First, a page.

“That’s what I was trying to tell you,” Mr. White says to me.
The old man looks sad. He clears his throat and glances at the chickens pecking his lawn.
Mr. White speaks for him. “When them people, the sex offenders, come here, they say who want to go, go.” He says some officials came out before they moved in, going door-to-door, to inform them that no children should live here anymore. So the older man’s grandchildren had to move.
“They got to go. Because of the sex offenders,” Mr. White says. “They say no kids can stay out here, so I don’t know.”
So for the offenders to find their own corner of heaven, to create their own community out of exile, another community had to be displaced. That’s what I’m hearing. This was the real offense. Those were the terms and conditions for the families who had already been compelled once to leave their homes to seek a better life in the cane.
When I go back to the house, Rose is on the couch playing her cell-phone game, as usual, while Judge Judy presides on TV: Hey! I’m talking. Do you understand? Well, you know what sometimes happens, and I don’t know if it happened here. Maybe we’ll find out, maybe not….
I am suddenly overtaken by an unwholesome urge. It’s an underhanded impulse that can’t possibly lead to any good. I know I ought to ignore it. Best not to put myself in a position where I know specifics. It’s impossible to give the benefit of the doubt—impossible not to judge—when you have too many specifics. But I go to my room anyway, close the door, and sit on the edge of the bed. I wait to see if the urge will pass. When it does not, I go ahead and open my laptop.
Then I tap in my present coordinates, zip code, address, and then, with the sugary sludge of adrenaline in my gut, the words “sex offender.”
And there they are.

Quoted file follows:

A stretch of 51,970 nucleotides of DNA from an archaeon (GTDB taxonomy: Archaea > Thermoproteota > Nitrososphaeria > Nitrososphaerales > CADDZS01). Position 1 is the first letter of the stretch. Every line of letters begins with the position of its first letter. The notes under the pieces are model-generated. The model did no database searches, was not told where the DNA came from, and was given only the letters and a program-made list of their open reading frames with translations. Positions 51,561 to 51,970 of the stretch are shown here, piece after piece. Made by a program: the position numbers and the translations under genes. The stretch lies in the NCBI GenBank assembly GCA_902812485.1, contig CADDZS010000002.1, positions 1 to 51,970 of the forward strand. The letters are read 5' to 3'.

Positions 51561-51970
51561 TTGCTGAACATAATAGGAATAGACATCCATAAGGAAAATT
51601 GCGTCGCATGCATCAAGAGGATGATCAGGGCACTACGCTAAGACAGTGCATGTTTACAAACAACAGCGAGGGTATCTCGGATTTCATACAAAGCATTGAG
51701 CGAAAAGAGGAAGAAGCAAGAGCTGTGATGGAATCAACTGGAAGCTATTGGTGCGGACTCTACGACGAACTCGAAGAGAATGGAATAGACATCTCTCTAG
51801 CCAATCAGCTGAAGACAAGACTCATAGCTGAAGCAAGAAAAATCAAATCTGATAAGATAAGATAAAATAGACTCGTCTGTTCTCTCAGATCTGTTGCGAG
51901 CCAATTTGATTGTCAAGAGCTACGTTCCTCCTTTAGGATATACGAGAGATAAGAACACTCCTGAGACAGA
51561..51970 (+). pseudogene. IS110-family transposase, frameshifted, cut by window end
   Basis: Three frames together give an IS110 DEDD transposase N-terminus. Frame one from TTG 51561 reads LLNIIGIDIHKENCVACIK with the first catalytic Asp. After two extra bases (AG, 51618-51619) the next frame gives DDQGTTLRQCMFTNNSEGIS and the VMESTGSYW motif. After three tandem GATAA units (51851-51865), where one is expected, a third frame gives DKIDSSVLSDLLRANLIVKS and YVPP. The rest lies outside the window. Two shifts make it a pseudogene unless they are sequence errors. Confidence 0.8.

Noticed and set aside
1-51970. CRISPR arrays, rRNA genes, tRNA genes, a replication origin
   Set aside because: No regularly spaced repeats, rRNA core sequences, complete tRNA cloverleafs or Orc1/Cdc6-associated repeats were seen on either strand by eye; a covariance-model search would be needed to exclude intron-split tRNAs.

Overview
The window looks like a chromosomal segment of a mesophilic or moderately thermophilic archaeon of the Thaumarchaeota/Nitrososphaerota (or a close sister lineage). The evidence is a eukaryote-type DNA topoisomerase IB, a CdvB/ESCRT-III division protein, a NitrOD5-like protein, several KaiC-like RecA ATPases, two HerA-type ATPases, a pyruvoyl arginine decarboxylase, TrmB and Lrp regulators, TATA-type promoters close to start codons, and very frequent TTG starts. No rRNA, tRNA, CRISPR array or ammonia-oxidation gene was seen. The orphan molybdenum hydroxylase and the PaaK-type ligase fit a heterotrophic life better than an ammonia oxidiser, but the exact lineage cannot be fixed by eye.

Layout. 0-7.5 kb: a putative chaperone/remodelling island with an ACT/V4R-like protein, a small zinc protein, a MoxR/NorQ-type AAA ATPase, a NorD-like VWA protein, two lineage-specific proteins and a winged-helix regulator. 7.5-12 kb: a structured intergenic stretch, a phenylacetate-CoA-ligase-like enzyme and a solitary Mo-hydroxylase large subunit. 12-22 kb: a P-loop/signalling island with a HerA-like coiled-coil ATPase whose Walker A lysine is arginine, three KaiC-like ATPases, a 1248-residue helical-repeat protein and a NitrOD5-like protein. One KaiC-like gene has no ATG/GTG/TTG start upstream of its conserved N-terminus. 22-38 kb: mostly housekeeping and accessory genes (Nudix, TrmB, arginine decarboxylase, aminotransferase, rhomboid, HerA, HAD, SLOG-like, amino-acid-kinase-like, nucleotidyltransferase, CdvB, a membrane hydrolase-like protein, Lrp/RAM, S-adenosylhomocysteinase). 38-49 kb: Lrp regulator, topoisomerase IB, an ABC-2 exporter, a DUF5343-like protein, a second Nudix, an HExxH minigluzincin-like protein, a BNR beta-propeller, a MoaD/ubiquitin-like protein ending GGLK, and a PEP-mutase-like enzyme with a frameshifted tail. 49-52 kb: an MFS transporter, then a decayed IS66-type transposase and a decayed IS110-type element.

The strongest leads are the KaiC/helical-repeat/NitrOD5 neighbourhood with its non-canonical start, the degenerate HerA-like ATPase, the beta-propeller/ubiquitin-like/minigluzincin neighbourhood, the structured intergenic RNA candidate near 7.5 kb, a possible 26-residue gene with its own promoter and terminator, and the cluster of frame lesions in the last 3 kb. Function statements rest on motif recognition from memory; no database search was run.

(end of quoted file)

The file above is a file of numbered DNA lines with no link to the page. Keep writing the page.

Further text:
Friends and neighbors, gracious hosts, right there on the registry for all to fear. Once I start reading, it’s not as if I can stop. I see all the young guys who got slapped with the statutory charge, and I wonder anew at the twisted laws of this state. At the permanence of the stigma. But my skin grows colder with each click. A new wave of dread at each mug shot. It’s like getting a peek at a bundle of autopsy photos on a crime show, when a cop drops a folder to reveal a bit of unwelcome if titillating exposition. Traveling to meet a minor. Lewdly fondle. Lascivious molestation. To solicit or obtain. Commit or simulate. Force or entice. The lighting of a mug shot would make anyone look suspicious, I think. But, Jesus, as I read on, how fast the oozy depths rise to the surface. Random Dude. Stay-at-home Andy. My new friends, whose peaceful snores have lulled me to sleep these past few nights. And—what?—that pugnacious old charmer could have faced a 480-year maximum sentence? Then, after reading an arrest report about Richard and his twin stepgranddaughters, I discover, almost inconceivably, that the version presented to me—as tabloid nightmarish as it already was—was sanitized. This is so much more sickeningly brutal. Perhaps he had been merciful to spare me, but his diluted and self-serving version doesn’t begin to capture the depravity of it. Offended at myself for having looked, I close the laptop, thinking, No one should ever see this, I will keep what I have seen to myself, and then I go in the bathroom to splash cold water in my face before I make my way to choir rehearsal and potluck.